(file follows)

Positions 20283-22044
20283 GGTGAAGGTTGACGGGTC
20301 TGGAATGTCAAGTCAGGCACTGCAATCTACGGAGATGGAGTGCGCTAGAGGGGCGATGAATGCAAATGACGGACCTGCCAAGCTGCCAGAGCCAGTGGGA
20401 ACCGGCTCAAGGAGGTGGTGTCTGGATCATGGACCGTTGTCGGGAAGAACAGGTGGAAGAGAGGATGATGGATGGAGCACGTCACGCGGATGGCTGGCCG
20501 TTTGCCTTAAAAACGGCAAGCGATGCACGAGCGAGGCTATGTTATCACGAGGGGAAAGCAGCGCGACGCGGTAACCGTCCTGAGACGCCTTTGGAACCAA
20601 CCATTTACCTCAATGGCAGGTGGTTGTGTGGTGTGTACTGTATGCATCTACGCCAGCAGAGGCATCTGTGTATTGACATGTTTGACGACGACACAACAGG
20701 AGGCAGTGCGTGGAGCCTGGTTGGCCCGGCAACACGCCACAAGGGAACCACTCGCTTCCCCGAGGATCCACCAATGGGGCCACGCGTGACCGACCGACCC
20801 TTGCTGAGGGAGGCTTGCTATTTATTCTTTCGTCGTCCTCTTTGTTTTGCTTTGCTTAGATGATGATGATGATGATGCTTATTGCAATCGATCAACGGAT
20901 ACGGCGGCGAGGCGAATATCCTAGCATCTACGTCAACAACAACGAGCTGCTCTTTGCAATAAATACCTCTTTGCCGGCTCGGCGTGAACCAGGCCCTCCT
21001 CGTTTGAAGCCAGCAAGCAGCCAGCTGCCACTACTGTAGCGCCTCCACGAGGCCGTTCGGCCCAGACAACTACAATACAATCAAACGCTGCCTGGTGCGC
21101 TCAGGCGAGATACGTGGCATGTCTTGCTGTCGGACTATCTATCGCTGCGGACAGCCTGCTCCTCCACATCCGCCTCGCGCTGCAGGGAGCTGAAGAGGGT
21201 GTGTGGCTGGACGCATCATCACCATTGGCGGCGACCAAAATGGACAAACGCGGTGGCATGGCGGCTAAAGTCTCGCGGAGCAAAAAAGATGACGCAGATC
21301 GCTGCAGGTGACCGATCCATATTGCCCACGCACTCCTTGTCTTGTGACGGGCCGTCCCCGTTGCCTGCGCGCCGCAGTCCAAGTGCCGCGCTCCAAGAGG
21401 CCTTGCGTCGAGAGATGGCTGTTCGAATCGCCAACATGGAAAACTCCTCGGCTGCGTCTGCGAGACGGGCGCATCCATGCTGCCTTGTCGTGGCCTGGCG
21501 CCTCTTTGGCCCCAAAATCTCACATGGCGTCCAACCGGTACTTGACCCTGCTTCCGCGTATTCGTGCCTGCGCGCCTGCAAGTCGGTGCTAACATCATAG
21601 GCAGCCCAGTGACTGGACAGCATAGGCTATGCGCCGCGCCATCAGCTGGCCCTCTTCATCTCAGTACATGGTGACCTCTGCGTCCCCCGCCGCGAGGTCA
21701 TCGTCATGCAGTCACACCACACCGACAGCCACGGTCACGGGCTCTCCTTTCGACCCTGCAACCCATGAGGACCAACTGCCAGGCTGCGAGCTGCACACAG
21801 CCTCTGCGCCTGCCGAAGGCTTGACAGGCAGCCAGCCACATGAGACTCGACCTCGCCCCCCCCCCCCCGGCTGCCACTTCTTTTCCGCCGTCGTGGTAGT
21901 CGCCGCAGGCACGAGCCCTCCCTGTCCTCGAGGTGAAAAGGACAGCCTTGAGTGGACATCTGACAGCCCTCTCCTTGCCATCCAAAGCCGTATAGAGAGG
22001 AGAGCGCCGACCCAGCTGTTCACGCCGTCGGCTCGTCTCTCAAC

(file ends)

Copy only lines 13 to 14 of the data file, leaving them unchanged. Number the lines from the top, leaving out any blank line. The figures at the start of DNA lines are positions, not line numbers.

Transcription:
21301 GCTGCAGGTGACCGATCCATATTGCCCACGCACTCCTTGTCTTGTGACGGGCCGTCCCCGTTGCCTGCGCGCCGCAGTCCAAGTGCCGCGCTCCAAGAGG
21401 CCTTGCGTCGAGAGATGGCTGTTCGAATCGCCAACATGGAAAACTCCTCGGCTGCGTCTGCGAGACGGGCGCATCCATGCTGCCTTGTCGTGGCCTGGCG